KORIDOR Utara is projected to contribute 37% of the national padi production in 2015 and increase the figure by 2% in 2020.“The nation is currently at 70% self-sufficiency level with the average yield of 4.2 tonnes per ha.
“Our goal is to achieve a yield of eight tonnes per ha in the northern region by 2020 to continue contributing to the nation’s food security agenda,” said Northern Corridor Implementation Authority (NCIA) chief executive Datuk Redza Rafiq.
Koridor Utara, the Northern Corridor Economic Region, is the largest rice producer in the country.
Its main goal is to realise the region as a zone of modern food production in order to improve the income and living standards of farmers.
“This goal can be achieved if we produce on a commercial scale by using modern agricultural technology, provide the buy-back structure and encourage investment from the local and international private sector,” said Redza.
He explained that the NCIA’s agenda is therefore to enhance all supply chain activities.
“This we hope to achieve by leveraging on an approach of creating a collective impact together with other stakeholders such as BiotechCorp, Malaysian Agricultural Research and Development Institute (Mardi), Department of Agriculture and institutions of higher learning,” continued Redza.
Aside from padi production, Koridor Utara produced RM280mil worth of vegetables in the region contributing to the regional bioeconomy.
“There is still potential for growth in Koridor Utara especially as an alternative area for the production of vegetables, in light of the pressure being placed on Cameron Highlands,” stated Redza.
He said the current vegetable consumption in Malaysia was 35kg per capita while the World Health Organisation’s recommendation was 70kg per capita.
“With greater awareness of healthy lifestyle and the improving purchasing power of the population, we can foresee an increase in the demand for vegetables,” said Redza.
Currently, Malaysia is importing vegetables to the tune of RM1.9bil per annum. Besides rice and vegetables, the herbal industry is also gaining ground.
“There is now greater adoption of herbal and nutraceuticals as part of the healthy lifestyle culture.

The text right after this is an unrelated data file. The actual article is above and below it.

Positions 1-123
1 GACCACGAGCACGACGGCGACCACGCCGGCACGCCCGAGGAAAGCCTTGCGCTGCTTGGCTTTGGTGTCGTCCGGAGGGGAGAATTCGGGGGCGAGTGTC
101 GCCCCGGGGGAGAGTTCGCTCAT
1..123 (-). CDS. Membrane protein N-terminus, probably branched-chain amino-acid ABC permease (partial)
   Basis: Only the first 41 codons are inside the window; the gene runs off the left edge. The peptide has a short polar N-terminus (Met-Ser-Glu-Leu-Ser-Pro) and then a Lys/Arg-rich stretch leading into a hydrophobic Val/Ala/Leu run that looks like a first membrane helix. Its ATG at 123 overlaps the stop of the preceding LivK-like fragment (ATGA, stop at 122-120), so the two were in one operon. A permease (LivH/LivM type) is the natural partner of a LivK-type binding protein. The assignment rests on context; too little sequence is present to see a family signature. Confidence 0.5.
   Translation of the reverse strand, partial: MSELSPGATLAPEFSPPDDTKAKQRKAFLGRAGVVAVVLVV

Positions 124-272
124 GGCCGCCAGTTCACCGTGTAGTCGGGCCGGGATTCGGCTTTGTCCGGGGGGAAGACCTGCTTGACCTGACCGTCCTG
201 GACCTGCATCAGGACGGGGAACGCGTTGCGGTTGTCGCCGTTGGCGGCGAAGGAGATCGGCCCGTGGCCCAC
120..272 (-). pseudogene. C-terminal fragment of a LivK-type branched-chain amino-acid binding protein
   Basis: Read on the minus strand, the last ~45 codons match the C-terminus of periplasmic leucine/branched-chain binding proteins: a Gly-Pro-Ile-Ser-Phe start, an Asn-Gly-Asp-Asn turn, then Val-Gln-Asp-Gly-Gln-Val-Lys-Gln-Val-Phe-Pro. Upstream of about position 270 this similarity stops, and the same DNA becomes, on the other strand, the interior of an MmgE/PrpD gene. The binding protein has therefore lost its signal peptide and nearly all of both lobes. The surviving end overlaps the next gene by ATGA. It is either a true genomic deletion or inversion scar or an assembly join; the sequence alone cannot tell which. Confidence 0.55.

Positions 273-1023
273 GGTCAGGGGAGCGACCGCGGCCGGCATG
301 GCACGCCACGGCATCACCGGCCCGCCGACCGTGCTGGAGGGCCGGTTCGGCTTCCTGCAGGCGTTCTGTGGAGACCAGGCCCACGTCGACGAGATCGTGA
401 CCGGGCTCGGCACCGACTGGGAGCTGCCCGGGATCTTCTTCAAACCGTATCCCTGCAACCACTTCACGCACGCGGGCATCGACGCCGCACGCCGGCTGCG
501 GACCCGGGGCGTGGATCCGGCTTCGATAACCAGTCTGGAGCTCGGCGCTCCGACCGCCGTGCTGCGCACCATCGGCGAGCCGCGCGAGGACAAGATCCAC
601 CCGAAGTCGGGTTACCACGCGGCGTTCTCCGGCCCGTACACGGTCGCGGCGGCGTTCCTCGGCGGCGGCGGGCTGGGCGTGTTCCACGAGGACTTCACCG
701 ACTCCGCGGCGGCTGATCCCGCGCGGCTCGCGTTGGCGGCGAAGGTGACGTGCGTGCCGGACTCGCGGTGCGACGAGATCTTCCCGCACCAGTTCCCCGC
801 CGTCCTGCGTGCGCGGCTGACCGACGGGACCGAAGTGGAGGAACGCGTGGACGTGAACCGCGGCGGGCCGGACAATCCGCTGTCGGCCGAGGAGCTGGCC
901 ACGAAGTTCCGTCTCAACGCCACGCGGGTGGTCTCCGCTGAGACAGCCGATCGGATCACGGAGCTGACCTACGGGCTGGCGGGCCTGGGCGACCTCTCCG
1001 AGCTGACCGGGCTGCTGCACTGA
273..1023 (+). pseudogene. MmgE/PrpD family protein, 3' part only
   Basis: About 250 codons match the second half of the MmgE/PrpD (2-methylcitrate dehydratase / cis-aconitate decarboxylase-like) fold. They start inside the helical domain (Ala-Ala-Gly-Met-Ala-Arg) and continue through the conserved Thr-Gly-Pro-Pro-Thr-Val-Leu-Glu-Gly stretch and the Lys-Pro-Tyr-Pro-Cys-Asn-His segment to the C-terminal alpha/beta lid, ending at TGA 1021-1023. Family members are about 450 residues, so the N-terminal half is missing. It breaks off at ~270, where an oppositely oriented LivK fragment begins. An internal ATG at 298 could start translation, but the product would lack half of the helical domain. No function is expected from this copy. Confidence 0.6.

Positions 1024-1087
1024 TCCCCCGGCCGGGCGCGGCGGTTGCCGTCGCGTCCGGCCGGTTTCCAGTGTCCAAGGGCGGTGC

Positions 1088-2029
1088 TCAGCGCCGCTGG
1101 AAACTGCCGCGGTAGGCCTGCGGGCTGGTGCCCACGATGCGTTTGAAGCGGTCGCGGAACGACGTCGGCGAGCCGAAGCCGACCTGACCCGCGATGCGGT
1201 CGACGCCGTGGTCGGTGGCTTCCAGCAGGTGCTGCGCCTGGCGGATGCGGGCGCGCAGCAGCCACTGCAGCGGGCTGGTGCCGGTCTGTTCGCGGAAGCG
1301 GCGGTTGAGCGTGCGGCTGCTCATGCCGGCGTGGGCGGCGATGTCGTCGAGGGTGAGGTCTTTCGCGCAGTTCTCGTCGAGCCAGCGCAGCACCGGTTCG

“The shift of the healthcare industry towards natural products with therapeutic value provides vast opportunities for Malaysia to become a significant global player, given our rich biodiversity,” Redza remarked.
Malaysia’s tropical rainforest is home to about 185,000 species of fauna, 12,500 species of flowering plants and 1,100 species of ferns, many of which can be transformed into food sources in the future or utilised for biological control of pests that ravage food crops.
“The biologically active compounds in these indigenous plants could be potential starters for drugs, pharmaceuticals, antibiotics and vaccines through processing and biotechnology,” adds Redza.
The biotechnology industry is one of NCIA’s core thrust areas to propel the Malaysian economy.
In addition to agriculture bioeconomy, other clusters of the biotechnology industry that contribute to the economy include biomedical and industrial biotechnology.
Penang currently houses the second largest medical devices industry in Malaysia.
According to Redza, the rapid development and growth of this industry was attributed to the 40-year presence of strong and capable supporting industries.
“Their exceptional experience provides operational advantages that include short development cycles, steeper learning curves and reduced cost and time to market,” he explained.
The supporting industries referred to by Redza include precision engineering and metal work, automation, precision plastic and electronic manufacturing services.
“Clinical trial is another sector in the biomedical industry that thrives in the northern region.
“Under the healthcare sector in the National Key Economic Areas (NKEA), Malaysia has set up a key performance index whereby 1,000 clinical trials will be conducted through industry sponsored research on drugs and medical devices by year 2020,” said Redza.
Both private and public hospitals in Koridor Utara are active in conducting clinical trials in the various therapeutic areas, including but not limited to oncology, neurology, psychiatry and infectious diseases.
“Our role is to attract the players in the clinical trials sector to conduct their activities in this region and to ensure that the ecosystem is in place for such activities,” he said.
Industrial biotechnology, referred to as the application of biological based systems in the manufacturing of industrial products or support of industrial process, is still in its infancy stage in the northern region.
“While this has been widely applied in most developed countries to convert waste into wealth, we are at the stage of assessing the relevant technologies and innovation as well as investors to overcome the problem of municipal solid waste; as well as that of paddy straw and husks,” said Redza.
With these ecosystems in place, Redza expressed confidence that Koridor Utara is poised to attract local researchers to push their current scientific findings towards clinical trials.
The articles were facilitated by Malaysian Biotechnology Corp.